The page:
When it was purposely billed as an event last November, Kanye West’s My Beautiful Dark Twisted Fantasy was a reminder that the plateau the former Roc-A-Fella producer turned all-world rapper and tortured soul could be shared by few. Critics took aim with sniper’s precision at how overtly produced the album was, contained features from all across the board and introduced Bon Iver into a landscape which had shunned auto-tune and embodied everything by lavishness and the posturing of a defiant rioter in the streets. West was definitely angry throughout his solo effort but it’s that dichotomy that somehow makes him more relatable even as he gets absurdly richer by the second and what makes his big brother Jay-Z more comparable to Will Smith in that he took an already set method and tweaked it to his own benefit.

If there is a solid knock on Shawn Carter then it will be that he’s calculated and doesn’t take risks, at all. He’s a “business, man” for all the right reasons, says the right things and rose from the crumbs of Marcy to become a haughty figure in entertainment who could call the President (!) on a whim and change Oprah’s opinion on rap music. If Kanye is the risk taker supreme, an outlandish figure who may be one of the few unpredictable stars left in popular music then Jay is the man who reels him in, even when a Hitler comparison may draw the ire of the mortals beneath him.

Although they are two solo artists in nature, there’s a chemistry between them – evident in the fact they’ve collaborated with one another through an eleven year period in which fans were treated to “Takeover”, “Never Let Me Down” and more recently the grand macabre that was “Monster”. Seeing that fusion work for an entire album in an age where the world lives in a virtual co-op, no more evident than Miami’s Big Three and a joint partnership between the two artists and the tandem of Apple & Best Buy spells doom to the age of competition. Despite wildly paranoid listening sessions and more, Watch The Throne arrives with two rappers, one with more of a point to prove than the other attempting to live up to a standard of hype only they could imagine.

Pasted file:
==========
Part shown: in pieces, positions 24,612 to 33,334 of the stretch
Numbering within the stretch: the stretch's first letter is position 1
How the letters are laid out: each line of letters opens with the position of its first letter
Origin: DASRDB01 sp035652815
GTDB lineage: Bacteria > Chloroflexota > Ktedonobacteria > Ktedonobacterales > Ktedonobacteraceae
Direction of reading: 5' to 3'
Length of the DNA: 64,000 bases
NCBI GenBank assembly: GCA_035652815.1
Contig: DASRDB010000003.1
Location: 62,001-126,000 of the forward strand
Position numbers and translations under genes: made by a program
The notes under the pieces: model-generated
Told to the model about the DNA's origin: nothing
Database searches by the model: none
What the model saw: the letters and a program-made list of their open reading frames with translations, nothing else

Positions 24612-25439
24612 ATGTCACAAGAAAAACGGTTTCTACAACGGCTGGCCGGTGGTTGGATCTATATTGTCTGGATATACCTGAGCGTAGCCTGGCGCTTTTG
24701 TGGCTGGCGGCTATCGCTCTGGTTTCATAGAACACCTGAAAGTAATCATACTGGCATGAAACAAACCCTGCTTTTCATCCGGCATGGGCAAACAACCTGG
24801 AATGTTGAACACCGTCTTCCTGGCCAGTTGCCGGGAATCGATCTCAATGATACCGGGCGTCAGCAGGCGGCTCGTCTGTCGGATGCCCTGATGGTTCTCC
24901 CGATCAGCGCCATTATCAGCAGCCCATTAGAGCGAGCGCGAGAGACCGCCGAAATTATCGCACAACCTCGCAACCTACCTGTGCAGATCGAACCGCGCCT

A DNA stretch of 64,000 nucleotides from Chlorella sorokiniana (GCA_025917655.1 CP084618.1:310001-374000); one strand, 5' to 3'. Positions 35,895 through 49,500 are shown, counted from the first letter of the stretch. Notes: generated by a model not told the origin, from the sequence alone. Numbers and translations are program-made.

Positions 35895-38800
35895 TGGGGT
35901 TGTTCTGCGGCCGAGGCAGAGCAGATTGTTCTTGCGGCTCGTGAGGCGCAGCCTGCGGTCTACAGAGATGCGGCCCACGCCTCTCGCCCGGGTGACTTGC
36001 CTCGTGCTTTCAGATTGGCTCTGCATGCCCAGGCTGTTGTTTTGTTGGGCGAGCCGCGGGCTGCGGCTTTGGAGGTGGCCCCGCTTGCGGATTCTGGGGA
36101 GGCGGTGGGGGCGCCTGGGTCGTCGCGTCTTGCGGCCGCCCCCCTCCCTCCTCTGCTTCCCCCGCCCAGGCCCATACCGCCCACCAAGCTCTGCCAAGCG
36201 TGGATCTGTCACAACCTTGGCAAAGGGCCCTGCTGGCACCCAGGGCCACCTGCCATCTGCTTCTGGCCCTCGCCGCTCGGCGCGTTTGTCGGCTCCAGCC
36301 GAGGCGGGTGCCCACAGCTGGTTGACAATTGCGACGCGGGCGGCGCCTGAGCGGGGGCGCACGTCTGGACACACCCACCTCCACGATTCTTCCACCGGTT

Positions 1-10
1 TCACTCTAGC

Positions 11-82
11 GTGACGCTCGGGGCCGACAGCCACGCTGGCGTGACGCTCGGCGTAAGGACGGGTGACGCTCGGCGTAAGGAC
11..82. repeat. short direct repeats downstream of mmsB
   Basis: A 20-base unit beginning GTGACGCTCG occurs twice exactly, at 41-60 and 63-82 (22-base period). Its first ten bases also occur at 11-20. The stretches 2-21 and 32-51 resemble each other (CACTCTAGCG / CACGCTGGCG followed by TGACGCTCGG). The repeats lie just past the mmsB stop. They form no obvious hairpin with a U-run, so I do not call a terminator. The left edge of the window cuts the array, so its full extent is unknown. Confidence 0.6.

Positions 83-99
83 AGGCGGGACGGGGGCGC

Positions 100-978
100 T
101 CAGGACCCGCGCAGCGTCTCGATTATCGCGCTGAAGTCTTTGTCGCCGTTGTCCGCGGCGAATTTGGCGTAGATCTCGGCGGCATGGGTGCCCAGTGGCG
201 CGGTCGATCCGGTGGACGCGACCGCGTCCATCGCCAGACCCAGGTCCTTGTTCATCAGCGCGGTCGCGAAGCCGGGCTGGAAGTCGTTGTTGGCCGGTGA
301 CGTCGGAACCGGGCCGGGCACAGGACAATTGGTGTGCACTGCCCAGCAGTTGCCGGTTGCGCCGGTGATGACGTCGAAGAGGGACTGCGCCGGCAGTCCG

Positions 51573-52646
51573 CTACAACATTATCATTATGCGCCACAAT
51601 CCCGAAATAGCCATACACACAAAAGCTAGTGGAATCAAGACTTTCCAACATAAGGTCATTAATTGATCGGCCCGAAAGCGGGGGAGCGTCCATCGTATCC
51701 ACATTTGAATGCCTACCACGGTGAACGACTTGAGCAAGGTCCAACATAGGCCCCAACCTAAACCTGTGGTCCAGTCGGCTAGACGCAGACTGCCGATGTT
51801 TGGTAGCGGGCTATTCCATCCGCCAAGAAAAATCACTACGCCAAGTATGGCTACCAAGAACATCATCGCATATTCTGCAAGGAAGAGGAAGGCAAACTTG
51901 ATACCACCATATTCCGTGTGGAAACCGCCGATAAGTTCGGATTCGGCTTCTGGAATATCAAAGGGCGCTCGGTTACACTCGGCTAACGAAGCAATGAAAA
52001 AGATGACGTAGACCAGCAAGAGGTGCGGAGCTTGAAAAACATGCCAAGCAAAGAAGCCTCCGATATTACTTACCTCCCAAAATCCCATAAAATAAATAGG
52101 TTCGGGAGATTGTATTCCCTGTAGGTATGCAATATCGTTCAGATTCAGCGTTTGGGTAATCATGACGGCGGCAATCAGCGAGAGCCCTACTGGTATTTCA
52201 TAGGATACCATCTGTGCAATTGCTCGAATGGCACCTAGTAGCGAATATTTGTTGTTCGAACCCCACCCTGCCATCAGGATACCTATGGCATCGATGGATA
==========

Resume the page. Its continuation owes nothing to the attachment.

Even though album credits may dictate otherwise, Kanye’s influence on much of the production is evident on WTT.  Animalistic drums, spaced out synths, charged soul samples and more accompany he and Jay’s multifaceted jaunt. 88-Keys allows jumping drums and stately guitar chords to paint the opening picture of “No Church In The Wild” where Jay takes the first trip towards acknowledging little brother’s greatness by aligning his production with Jesus’ carpentry and Shawn Carter’s way with that imaginary pen of his. What draws most in would be the fact that Frank Ocean’s chorus starts an album billed as a co-op with two titans and Ocean riding the wave of his own creation absolutely nails it. Hit Boy’s inclusion of Blades of Glory on the earth shattering “Niggas In Paris” plays heavily towards West’s obsession with creating stadium glam-rap which has now reached its sixth year. The movie cuts coinciding with static drums and piano melody can be felt from the slums of Paris to the furthest part of Los Angeles. Chopping “crazy” into “cray” may have been a college woman’s jargon but to those who hear it from Ye’ & Hov, it’s merely another trend soon to engulf the lexicon.